• Enabling Bookmarking and the Browser's Back Button - learn how to add history points to an AJAX-enabled web page so that your visitors can use their browsers' Back and Forward buttons and bookmarks.
  • Retrieving Server-Side Data Using Web Services - call Web Services from an ASP.NET AJAX application with a sprinkle of JavaScript.
  • A Look at JSON Serialization - explore the serialization format used by the ASP.NET AJAX Framework when calling Web Services from client-side script.
  • Triggering Full Page Postbacks From An UpdatePanel - learn how to override an UpdatePanel's default behavior and trigger a full page postback.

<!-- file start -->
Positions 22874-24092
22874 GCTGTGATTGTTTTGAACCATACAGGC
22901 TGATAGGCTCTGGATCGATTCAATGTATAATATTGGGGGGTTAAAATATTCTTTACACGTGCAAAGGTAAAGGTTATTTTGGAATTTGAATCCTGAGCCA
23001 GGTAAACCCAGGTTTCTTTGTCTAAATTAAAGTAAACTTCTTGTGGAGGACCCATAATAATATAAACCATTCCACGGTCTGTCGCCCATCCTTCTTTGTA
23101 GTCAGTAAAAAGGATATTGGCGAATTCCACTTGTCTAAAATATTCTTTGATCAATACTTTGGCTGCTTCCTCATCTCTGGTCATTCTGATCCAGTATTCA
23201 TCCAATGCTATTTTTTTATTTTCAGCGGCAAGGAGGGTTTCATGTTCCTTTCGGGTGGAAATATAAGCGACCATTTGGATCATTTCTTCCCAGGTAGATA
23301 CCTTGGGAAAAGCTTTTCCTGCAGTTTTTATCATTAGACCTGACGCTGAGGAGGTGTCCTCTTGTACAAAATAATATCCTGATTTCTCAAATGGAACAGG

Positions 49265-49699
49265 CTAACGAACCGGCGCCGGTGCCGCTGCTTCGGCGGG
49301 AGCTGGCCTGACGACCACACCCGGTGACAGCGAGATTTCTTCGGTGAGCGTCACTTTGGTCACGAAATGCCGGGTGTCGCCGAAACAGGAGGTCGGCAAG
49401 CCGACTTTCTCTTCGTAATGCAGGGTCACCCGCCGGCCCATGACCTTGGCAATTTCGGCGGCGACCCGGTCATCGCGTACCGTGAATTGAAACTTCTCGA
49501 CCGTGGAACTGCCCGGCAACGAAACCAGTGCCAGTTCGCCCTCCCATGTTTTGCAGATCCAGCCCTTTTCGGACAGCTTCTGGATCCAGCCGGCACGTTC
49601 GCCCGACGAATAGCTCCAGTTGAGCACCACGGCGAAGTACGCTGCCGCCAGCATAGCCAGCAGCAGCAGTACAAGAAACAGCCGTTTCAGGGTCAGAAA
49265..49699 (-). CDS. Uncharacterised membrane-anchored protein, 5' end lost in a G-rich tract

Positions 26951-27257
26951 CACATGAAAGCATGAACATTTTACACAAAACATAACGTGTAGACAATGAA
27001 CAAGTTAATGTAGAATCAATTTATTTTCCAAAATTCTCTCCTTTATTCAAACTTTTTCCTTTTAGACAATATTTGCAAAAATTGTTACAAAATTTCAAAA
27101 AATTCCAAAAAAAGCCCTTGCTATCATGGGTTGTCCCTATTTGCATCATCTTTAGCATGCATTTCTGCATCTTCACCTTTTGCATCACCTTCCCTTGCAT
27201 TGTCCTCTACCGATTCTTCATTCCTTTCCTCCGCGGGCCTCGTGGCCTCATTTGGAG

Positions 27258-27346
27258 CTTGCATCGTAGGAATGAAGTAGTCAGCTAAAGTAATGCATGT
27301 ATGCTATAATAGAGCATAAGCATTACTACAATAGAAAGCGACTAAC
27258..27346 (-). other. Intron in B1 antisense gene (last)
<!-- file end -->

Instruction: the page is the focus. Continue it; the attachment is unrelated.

• Refreshing An UpdatePanel With JavaScript - see how to refresh the contents of an UpdatePanel via JavaScript.
  • Rebinding Client-Side Events After a Partial Page Postback - discover how to automatically rebind client-side event handlers to HTML elements in an UpdatePanel after a partial page postback.
  • (Subscribe to this Article Series! )

    Introduction